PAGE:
Friday, 10 February 2012

Hollywood Babble On & On #850: Dear George.


Dear George Lucas.

Furious D here, just dropping in because I read some comments you made recently about the whole "Han Shot Greedo First" controversy.  Here's the kicker that got me started...
The controversy over who shot first, Greedo or Han Solo, in Episode IV, what I did was try to clean up the confusion, but obviously it upset people because they wanted Solo to be a cold-blooded killer, but he actually isn't. It had been done in all close-ups and it was confusing about who did what to whom. I put a little wider shot in there that made it clear that Greedo is the one who shot first, but everyone wanted to think that Han shot first, because they wanted to think that he actually just gunned him down.
Seriously George, you think the audience misunderstood this scene?

It looks like a pretty straightforward scene to me.  Greedo, a professional thug, threatens Han, Han shoots Greedo before Greedo can shoot him.

I remember it clearly because it was the first movie I remember seeing in a movie theater. I didn't "want" Han Solo to be a cold blooded killer, but even then, in my half-formed, still slightly gooey child's mind, I knew that Han had to kill Greedo in cold blood.

And not just because Greedo was threatening Han with a blaster.

The central reason that Han had to shoot first is that it is fundamentally essential to the narrative of the whole Star Wars saga.

"Oh no! George is at it again!"
Remember, Han is the first major character that Luke meets that isn't a relative, or a Tatooine local. He's the "gateway character" who ushers Luke from his isolated life on the farm to the greater Galaxy.

Han also illustrates that this Galaxy is a dark and dangerous place, where it's often kill or be killed, because while the Empire is oppressive, it's essentially decadent.  Not decadent in the meaning of wild orgies and other sexual shenanigans, but decadent in the meaning that the moral and ethical norms of a decent civilization are in a profound state of decay.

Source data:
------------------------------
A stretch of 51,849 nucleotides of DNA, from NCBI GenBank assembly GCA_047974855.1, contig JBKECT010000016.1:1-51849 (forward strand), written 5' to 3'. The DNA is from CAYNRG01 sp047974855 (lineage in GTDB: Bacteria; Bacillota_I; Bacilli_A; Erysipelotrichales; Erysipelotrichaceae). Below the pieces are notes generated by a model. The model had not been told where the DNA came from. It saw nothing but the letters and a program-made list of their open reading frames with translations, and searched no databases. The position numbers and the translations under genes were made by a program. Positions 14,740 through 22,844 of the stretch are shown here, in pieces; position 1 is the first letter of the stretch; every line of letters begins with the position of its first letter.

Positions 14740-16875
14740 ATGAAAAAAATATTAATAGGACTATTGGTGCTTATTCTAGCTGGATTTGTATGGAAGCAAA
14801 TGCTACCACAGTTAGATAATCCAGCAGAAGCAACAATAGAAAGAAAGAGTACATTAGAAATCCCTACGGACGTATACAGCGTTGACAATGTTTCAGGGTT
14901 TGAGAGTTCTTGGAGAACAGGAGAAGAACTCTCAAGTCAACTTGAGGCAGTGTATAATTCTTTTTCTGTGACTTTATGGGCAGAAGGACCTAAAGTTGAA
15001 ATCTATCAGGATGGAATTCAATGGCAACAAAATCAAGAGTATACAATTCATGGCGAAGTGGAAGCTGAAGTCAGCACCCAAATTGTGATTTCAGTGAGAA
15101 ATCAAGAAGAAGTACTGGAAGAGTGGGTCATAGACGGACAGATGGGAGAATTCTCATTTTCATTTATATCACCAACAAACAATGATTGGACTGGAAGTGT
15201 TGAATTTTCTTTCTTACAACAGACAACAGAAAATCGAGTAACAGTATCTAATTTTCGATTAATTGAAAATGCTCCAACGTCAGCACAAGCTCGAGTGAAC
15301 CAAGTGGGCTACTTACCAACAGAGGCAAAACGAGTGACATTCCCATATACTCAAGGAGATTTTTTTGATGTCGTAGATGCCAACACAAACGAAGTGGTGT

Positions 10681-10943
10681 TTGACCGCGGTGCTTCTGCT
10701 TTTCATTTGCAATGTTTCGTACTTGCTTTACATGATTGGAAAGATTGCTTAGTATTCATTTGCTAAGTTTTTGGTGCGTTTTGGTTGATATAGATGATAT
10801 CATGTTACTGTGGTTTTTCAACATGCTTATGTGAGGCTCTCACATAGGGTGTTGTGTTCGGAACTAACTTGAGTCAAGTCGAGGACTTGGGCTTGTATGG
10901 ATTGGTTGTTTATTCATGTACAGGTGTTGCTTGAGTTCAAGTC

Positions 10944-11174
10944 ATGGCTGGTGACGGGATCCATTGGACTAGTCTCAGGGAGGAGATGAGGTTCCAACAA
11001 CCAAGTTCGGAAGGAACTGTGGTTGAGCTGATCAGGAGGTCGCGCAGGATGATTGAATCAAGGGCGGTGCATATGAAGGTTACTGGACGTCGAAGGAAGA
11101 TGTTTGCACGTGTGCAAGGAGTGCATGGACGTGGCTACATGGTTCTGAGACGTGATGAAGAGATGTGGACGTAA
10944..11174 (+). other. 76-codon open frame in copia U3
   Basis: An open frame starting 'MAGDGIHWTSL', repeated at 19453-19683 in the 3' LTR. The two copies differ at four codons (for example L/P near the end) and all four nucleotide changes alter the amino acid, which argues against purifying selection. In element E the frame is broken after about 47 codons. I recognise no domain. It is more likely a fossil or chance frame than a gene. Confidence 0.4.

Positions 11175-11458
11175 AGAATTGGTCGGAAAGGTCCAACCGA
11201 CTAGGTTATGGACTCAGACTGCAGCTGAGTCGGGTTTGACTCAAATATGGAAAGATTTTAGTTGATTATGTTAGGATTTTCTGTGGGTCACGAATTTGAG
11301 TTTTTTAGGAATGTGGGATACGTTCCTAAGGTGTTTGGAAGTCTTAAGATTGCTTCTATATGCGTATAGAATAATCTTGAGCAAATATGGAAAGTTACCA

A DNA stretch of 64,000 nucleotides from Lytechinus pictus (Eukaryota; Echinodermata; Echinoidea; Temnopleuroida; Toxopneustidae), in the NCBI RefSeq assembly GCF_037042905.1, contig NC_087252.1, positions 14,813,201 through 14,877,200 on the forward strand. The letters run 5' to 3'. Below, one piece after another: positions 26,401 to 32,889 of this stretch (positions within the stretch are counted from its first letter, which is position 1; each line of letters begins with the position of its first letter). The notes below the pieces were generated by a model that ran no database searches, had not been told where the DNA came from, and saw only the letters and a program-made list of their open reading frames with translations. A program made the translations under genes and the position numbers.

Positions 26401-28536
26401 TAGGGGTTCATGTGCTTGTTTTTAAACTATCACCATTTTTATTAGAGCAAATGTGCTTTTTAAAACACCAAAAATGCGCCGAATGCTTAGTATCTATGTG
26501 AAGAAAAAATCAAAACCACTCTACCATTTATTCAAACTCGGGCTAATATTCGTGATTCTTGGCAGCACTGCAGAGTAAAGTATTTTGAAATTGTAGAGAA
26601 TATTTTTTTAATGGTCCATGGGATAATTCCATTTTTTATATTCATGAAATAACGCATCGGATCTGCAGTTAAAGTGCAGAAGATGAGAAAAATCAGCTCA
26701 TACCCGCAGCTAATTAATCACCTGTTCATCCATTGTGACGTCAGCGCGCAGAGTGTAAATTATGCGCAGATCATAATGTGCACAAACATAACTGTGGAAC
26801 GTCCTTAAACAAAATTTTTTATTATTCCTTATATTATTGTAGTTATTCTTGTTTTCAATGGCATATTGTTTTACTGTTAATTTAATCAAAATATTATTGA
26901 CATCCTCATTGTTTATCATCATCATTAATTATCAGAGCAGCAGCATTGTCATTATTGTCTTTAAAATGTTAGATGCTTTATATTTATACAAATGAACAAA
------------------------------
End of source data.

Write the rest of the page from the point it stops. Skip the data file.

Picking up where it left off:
It also adds weight to Han's ultimate redemption during the final battle with the Death Star.  He has his reward for rescuing Leia and bringing her back to the Rebel Alliance, he can pay his debts and resume his normal life as a low rent smuggler.

Now the Han that shot first at the beginning of the movie, would have gone home with the money.  But that Han is gone by this scene. He is changed profoundly by his adventures with Luke and Obi Wan. Because of that change, that sign that heroism really is an option now, he turns his ship around and joins Luke in a desperate suicide mission against the planet smashing Death Star.

Do you see my point George?

Now you have every right to fiddle with your creation. You own it, you can make the whole franchise your bitch, which you appear to do on a regular basis.  But the overweening arrogance of refusing to release the original versions, and now denying the memories of millions of fans to justify your questionable choices, can only mean one thing.

You are so full of shit you don't even know up from down anymore.

I can only assume that you're surrounded by legions of sycophants who tell you that you're every cranial fart is some tremendous act of genius, and that you don't have anyone near you brave enough to talk reality.

Because if you did have someone like that near you, they would have told you that such a statement makes you sound like an arrogant, ultra-narcissistic douche who lives in a semi-dream-world.

Of course this is all just yelling in the wilderness. You probably don't take criticism seriously because you're still making mega-millions off your creation, and assume the dollars coming in must mean you're right.

But how will history judge you George? As a visionary?  Or just a neurotic who scored big on one good idea and spent the rest of his life trying to milk as much money as he could by draining said idea of all of its originality and creativity, ultimately becoming synonymous with the Hollywood ethic he once claimed to be rebelling against.  The ethic that story was secondary to flashy visuals, and creativity and emotional impact secondary to the cash that could be made.

Is that how you want to be judged?


Furious D.


  1. I think George's brain has gone as soft as his play-doh-like body. He seems unfortunately unable to see the value in his creations, instead churning them into a gooey mixture, palatable only for those slavish enough to follow his work with unquestioning loyalty.

    After he's through mangling Star Wars, perhaps he'll turn his attention back even further, retro-fitting the end of "American Graffiti" so that John Milner lives and Toad returns unscathed from Viet Nam.

  2. I alos did nto liek GL's expanded Mos Eisley, in the orginial cut. You get this sense the city is some rundown ghetto town that fits Obi Wan's "A retched hie of scum and villany". It was a small classic one horse western town that was except for a few locals primarily populated by transients. Smugglers, gamblers and people who do not want to be found just stopping off to rest,refuel and maybe find some entertainment before they go to more profitable ventures.